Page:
That Bus Is Another World discussion

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We all have it coming, kid
May 9, 2010
I don't know if I so much agree with it but I feel it did show how we all prefer to stay in our own world. And tend to avoid entering anothers, you always see those videos of accidents or attacks where people walking by don't stop to help.
I think rationalization can sneak up on us. I think a lot of us do it out of simple reflex, or human nature, if you prefer. "I've got my own problems." And yet, that does not stop us wanting to watch, does it?

This story troubles me not so much for what does or does not happen in it, but for the "window" (get it?) it opens upon this brave new culture we're constantly re-creating. This is surely at least part of the "old guy" in me longing for what I think of as a "simpler" time, but think about what you see out in the world every day.

People open up windows in their lives -- they chat and they check in and they share -- and other people queue up to look through those windows -- and those of a certain bent count their "popularity" in how many people join that queue. That is "social" media. What we're doing right now. What does it say, do you suppose, that there is a kind of person walking around right now who will take out his magic telephone and shoot a video of some horrific thing so he can be first up on Twitter, rather than calling 911?

I don't know if (or how much of) this is what Mr. King is actually trying to convey, but I would have to think that simply getting people to think -- while they're being entertained -- is at least part of the endgame ... even if what they conclude may not necessarily have been the point (if there is one).

Either that, or I am entirely wrong.

Harmony Wellsprings

Active Member
Dec 10, 2015
When I read the introduction, I thought, man, I would LOVE to be that woman on the bus in Paris, sitting five feet away from Mr. Stephen King, master of horror, completely oblivious to the fact that he's wistfully considering what it would be like to trade places with peu vieux moi, but then she gets her throat cut and I'm like, actually... maybe not so much, lol! Of course did I expect anything less? It was a great read and I love the moral question that it forces you to ask yourself: what would you do? I also love that he was able to have his little epiphany under such pressure.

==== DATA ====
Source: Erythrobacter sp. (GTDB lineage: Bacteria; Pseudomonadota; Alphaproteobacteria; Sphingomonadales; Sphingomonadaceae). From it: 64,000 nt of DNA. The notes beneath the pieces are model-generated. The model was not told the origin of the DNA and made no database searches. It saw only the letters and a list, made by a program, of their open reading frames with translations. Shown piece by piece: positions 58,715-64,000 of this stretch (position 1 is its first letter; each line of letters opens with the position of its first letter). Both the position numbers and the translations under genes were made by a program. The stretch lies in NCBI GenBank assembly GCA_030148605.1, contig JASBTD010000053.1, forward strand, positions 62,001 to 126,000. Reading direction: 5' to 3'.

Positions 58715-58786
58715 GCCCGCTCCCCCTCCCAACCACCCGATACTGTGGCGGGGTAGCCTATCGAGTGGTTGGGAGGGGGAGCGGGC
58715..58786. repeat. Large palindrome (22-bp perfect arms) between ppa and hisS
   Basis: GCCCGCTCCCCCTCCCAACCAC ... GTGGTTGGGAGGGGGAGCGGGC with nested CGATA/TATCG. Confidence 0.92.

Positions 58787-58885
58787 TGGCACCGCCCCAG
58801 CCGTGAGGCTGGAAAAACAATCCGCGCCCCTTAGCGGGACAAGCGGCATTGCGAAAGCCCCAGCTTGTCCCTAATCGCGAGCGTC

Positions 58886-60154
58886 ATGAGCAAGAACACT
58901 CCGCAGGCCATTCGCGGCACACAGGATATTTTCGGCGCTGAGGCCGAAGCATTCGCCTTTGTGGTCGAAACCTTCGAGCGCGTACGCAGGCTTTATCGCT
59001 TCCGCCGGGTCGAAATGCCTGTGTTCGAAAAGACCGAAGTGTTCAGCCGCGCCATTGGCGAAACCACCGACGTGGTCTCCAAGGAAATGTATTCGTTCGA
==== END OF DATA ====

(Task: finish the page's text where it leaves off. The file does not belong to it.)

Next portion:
It gives me hope. :)

Walter Oobleck

keeps coming back...or going, and going, and going
Mar 6, 2013
reminded me of chekov's story "at sea". remember that one? guys on a ship, i recall the impression that they are underway, passengers, and they take turns looking in through a porthole window. kinda like what story-telling does, right, allow the reader to become a kind of peeping tom. yeah, that's you, dear reader. freekin perpurt. cutting up apples this morning and it came to me...i failed to generate an estimate for some windows i looked at a week ago, give or take. things happen. the other thing i realized is that i hadn't read bazaar as yet. i did read this one, whatever it came out in. a magazine, right? wait. don't tell me...i'll get it.


...not playboy i'd'a remembered that. atlantic? no. ummmm. okay. let's ask the audience.

and funny thing, i think this story generated a dream. when does a dream become a nightmare? coulda been da feet. that's what i'm thinkin. in the dream, a much younger stephen king is standing by a bus, answering questions. his hair is being blown by the wind. then. i notice his feet. fred flintstone feet, big gnarly toenails. see, he raised one foot (bringing attention to da feet) and used the toenails of the one to scratch at the side of the other. i went...ugggh...grimaced...and looked away.

cue the soundtrack. bus rider!
Dec 19, 2017
Just finished this one. It was enjoyable. People are willing to go out of their way for themselves (leaving a bumper for an important meeting, etc.), but it is rare to see them do the same for others (risk losing a career opportunity in order to report a murder). So much wrong in this world, but a lot of it would be better if we would look out for others the way we do for ourselves.
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